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Michael S Benninger – One of the best experts on this subject based on the ideXlab platform.

  • Amoxicillin clavulanate potassium extended release tablets a new antimicrobial for the treatment of acute bacterial sinusitis and community acquired pneumonia
    Expert Opinion on Pharmacotherapy, 2003
    Co-Authors: Michael S Benninger

    Abstract:

    Community-acquired bacterial respiratory tract infections are among the most common health disorders requiring medical care and are associated with substantial morbidity, mortality, and direct and indirect costs. Recent increases in the prevalence of antimicrobial resistance have resulted in reduced susceptibility of the most common respiratory tract bacterial pathogens to a number of antimicrobials. Amoxicillin/clavulanate potassium extended release (ER) tablets (Augmentin XR, GlaxoSmithKline) is a new formulation of Amoxicillin/clavulanate that retains activity against betalactamase-producing organisms whilst increasing the activity against Streptococcus pneumoniae through elevated and sustained plasma Amoxicillin concentrations. The bilayer tablet provides immediate release of clavulanate and both immediate and sustained release of Amoxicillin to maintain therapeutic concentrations of Amoxicillin over longer periods of the dosing interval. In clinical trials of acute bacterial sinusitis (ABS) and community-acquired pneumonia (CAP), Amoxicillin/clavulanate ER was shown to have excellent bacteriological and clinical success rates, even in patients infected with antimicrobial-resistant pathogens, and was found to be generally well tolerated. Amoxicillin/clavulanate ER is approved in the US for the treatment of patients with ABS or CAP caused by beta-lactamase-producing pathogens (ie, Haemophilus influenzae, Moraxella catarrhalis, Haemophilus parainfluenzae, Klebsiella pneumoniae, or methicillin-susceptible Staphylococcus aureus) and S. pneumoniae with reduced susceptibility to penicillin (penicillin minimum inhibitory concentration = 2.0 microg/ml).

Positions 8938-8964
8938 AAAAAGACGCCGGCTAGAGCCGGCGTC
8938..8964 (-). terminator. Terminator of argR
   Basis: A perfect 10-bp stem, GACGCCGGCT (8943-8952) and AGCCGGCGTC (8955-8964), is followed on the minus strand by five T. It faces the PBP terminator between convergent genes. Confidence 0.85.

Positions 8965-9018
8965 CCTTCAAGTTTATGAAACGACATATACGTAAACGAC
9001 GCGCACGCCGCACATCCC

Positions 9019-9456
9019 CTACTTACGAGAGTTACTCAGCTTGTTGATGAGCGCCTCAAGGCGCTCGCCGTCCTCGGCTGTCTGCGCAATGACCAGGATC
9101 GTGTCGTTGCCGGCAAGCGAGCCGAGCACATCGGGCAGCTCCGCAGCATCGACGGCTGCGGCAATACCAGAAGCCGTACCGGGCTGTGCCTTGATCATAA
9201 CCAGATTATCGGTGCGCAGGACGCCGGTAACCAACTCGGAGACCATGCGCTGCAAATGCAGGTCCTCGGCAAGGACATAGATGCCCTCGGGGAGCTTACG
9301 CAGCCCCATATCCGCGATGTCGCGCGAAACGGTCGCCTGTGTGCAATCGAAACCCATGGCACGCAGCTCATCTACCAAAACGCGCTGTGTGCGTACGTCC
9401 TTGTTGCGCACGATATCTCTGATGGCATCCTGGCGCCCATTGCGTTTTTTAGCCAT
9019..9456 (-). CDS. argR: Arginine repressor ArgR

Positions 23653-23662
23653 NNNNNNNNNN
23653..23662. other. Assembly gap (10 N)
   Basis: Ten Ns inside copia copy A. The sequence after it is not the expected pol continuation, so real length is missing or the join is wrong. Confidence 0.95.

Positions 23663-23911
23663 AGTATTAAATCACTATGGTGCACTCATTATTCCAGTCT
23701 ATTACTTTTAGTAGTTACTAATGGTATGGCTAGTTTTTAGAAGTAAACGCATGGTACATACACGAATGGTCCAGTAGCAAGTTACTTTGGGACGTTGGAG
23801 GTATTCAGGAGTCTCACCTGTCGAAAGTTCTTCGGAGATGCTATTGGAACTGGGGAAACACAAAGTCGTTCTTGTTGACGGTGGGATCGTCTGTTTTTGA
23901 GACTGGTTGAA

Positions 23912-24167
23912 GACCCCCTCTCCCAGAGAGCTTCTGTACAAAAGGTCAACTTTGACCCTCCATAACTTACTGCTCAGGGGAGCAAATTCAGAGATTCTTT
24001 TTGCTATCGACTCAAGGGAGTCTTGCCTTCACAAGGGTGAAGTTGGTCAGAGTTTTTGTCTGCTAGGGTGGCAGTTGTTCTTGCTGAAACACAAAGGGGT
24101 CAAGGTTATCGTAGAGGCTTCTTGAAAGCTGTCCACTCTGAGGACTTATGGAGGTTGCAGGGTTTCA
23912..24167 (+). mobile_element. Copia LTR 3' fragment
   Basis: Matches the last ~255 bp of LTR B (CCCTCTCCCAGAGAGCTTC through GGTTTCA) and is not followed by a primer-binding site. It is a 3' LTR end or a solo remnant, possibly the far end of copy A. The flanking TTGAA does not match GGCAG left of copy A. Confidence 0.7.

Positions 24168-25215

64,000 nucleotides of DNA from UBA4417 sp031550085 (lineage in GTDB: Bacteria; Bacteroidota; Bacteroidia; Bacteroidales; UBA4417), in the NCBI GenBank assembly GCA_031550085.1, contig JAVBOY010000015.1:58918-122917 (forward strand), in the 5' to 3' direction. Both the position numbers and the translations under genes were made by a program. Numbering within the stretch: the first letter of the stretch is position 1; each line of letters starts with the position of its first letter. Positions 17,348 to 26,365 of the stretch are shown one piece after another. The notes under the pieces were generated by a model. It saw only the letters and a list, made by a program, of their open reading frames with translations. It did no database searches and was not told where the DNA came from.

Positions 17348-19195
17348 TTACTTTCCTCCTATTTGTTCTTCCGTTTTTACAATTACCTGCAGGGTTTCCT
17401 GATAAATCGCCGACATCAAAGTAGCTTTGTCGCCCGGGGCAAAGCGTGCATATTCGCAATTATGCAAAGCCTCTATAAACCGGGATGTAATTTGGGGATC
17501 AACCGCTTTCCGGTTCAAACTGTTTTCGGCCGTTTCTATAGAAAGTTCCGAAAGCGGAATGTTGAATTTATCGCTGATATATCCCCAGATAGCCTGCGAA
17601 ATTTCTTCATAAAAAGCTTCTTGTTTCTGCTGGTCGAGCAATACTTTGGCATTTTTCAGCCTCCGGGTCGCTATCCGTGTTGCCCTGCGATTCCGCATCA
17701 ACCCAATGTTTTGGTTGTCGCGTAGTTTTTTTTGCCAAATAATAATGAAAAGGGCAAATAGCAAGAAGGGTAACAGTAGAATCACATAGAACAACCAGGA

• Amoxicillin/clavulanate potassium extended release tablets: a new antimicrobial for the treatment of acute bacterial sinusitis and community-acquired pneumonia.
    Expert Opinion on Pharmacotherapy, 2003
    Co-Authors: Michael S Benninger

    Abstract:

    Community-acquired bacterial respiratory tract infections are among the most common health disorders requiring medical care and are associated with substantial morbidity, mortality, and direct and indirect costs. Recent increases in the prevalence of antimicrobial resistance have resulted in reduced susceptibility of the most common respiratory tract bacterial pathogens to a number of antimicrobials. Amoxicillin/clavulanate potassium extended release (ER) tablets (Augmentin XR, GlaxoSmithKline) is a new formulation of Amoxicillin/clavulanate that retains activity against betalactamase-producing organisms whilst increasing the activity against Streptococcus pneumoniae through elevated and sustained plasma Amoxicillin concentrations. The bilayer tablet provides immediate release of clavulanate and both immediate and sustained release of Amoxicillin to maintain therapeutic concentrations of Amoxicillin over longer periods of the dosing interval. In clinical trials of acute bacterial sinusitis (ABS) and community-acquired pneumonia (CAP), Amoxicillin/clavulanate ER was shown to have excellent bacteriological and clinical success rates, even in patients infected with antimicrobial-resistant pathogens, and was found to be generally well tolerated. Amoxicillin/clavulanate ER is approved in the US for the treatment of patients with ABS or CAP caused by beta-lactamase-producing pathogens (ie, Haemophilus influenzae, Moraxella catarrhalis, Haemophilus parainfluenzae, Klebsiella pneumoniae, or methicillin-susceptible Staphylococcus aureus) and S. pneumoniae with reduced susceptibility to penicillin (penicillin minimum inhibitory concentration = 2.0 microg/ml).